Seventeenth-century British Bishop, Robert South, wrote: “Guilt upon the conscience, like rust upon iron, both defiles and consumes it, gnawing and creeping into it, as that does which at last eats out the very heart and substance of the metal.” More recently, American Psychotherapist Dr. Albert Ellis wrote, “The more sinful and guilty a person tends to feel, the less chance there is that he will be a happy, healthy, or law-abiding citizen.” The message, then, is guilt can harm us. What is the proper way to handle guilt and how does it harm us? For the answers to these and other questions, read on.
Let’s begin by defining “guilt” as it is used in this article. It’s not neurotic or unjustified guilt that I’m writing about, but the discomfort we experience when we go against our own conscience. Here are some examples: a student goes partying with friends when he should be studying for an important exam, a husband is not spending enough time with his wife because he’s watching too much sports on TV, an employee spends an hour a day doing personal business during office hours. In all of these cases, the subjects were doing something they knew they should not have been doing or not doing something they should have been doing, so they felt guilty.
It is not feeling guilty that is bad, but unresolved guilt that is harmful. That is, guilt is good. It is a red warning light, alerting us that we are straying from the path and need to correct our course. We are not responsible for what we are, but for what we can become. So, whenever we choose short-term pleasure over long-term gain, we feel guilty. We are bound to slip now and then. But if we listen to the voice of our conscience and change our behavior, our feeling of guilt will evaporate. The trouble occurs when we refuse to change, even though we know better.
What happens when our guilt is unresolved, when we refuse to listen to the voice of reason?
1. Well, if we continue to behave destructively, guilt will gnaw away at our peace of mind. After all, we realize that we’ll have to pay the price for our irresponsible behavior in the future. Guilt also saps our energy, which is badly needed for our personal development.
2. When we are plagued by guilt, we mistrust or fear others, for as Shakespeare wrote, “Suspicion always haunts the guilty mind; the thief doth fear each bush an officer.”
3. The guilty suffer three times: once when they act irresponsibly, again when they see others behave responsibly, and third when they have to pay the consequences.
4. When unresolved, guilt can lead to a poverty complex. That is, we may subconsciously thwart our own success because we feel undeserving. Let’s say a ruthless corporate executive climbs to the top by destroying those beneath him. Even though he becomes successful, his subconscious mind may direct him toward gambling, for example, to make him lose his “undeserved wealth.”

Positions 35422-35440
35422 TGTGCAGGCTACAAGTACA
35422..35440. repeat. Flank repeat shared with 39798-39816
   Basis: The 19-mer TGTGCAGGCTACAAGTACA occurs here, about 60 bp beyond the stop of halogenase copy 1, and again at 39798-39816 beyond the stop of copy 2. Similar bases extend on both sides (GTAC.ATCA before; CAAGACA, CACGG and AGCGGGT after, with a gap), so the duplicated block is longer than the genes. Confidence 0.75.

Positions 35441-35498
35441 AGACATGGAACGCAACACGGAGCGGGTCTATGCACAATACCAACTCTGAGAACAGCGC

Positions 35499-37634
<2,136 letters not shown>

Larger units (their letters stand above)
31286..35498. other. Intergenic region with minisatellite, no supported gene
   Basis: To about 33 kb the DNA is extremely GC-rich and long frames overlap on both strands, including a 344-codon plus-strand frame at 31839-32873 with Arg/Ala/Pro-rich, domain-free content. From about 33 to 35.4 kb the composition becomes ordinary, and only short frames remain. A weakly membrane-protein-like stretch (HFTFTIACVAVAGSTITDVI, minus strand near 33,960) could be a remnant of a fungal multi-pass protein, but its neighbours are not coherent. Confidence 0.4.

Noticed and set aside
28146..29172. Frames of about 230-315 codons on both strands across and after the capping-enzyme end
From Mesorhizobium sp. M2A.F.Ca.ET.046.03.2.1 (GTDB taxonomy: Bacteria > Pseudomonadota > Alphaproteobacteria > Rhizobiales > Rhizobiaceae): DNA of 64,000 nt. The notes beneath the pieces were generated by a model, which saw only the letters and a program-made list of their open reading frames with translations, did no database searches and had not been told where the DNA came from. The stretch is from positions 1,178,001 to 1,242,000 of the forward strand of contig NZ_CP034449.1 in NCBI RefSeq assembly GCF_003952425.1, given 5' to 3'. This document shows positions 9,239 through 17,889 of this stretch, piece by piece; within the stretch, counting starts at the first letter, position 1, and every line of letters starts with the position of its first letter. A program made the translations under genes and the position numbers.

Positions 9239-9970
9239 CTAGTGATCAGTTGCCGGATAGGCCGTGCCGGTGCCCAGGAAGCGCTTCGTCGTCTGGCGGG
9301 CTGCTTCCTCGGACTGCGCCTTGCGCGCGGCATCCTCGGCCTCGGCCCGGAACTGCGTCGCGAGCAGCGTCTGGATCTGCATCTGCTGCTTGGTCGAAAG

5. When we succeed despite our unresolved guilt, it may also lead to depression or fear of being exposed. Others may try to drown out the voice of their conscience with drugs, sex, or alcohol.
Thus, unresolved guilt can crush our enjoyment of life, cause fear and pain, and prevent us from reaching our potential.
What is the cure for the malady of irresponsibility? It is “Response-Ability.” That is, the ability to respond suitably. It is the ability to make the right choices. We can heal ourselves of irresponsibility by following the AAA steps (Admit, Analyze, Atonement). First we need to ADMIT or acknowledge that we made a poor choice. We have to confess to ourselves that what we did was wrong.
Next, we must ANALYZE our behavior. What is the reason for our poor choice? What action should we have taken in its place? What are the consequences of inappropriate behavior? How can we avoid making the same mistake? What action will we now take to stay on track?
When we choose to act properly, our action coincides with what is best for us. Another word for this is integrity. Integrity is what we have when we behave in accordance to our beliefs. The word is related to integration, and it refers to the integration of our heart, spirit, goals, and actions. When everything comes into alignment, when everything is at one, we reach the third step, at-one-ment (ATONEMENT).
When we follow these three steps, our past feeling of guilt will be replaced by responsibility, our past pain will be replaced by a wish to improve, and our past regrets will be replaced by a plan to do better. Let’s scrape off the rust and let our natural goodness shine through!
Chuck Gallozzi lived, studied, and worked in Japan for 15 years, immersing himself in the wisdom of the Far East and graduating with B.A. and M.A. degrees in Asian Studies. He is a Certified NLP Practitioner, speaker, seminar leader, and coach. Corporations, church groups, teachers, counsellors, and caregivers use his more than 400 articles as a resource to help others. Among his diverse accomplishments, he is also the Grand Prix Winner of a Ricoh International Photo Competition, the Canadian National Champion of a Toastmasters International Humorous Speech Contest, and the Founder and Head of the Positive Thinkers Group that has been meeting at St. Michael’s Hospital, Toronto since 1999. His articles are published in books, newsletters, magazines, and newspapers. He was interviewed on CBC’s “Steven and Chris Show,” appearing nationally on Canadian TV. Chuck can be contacted at email@example.com. View his photography at https://500px.com/chuckgallozzi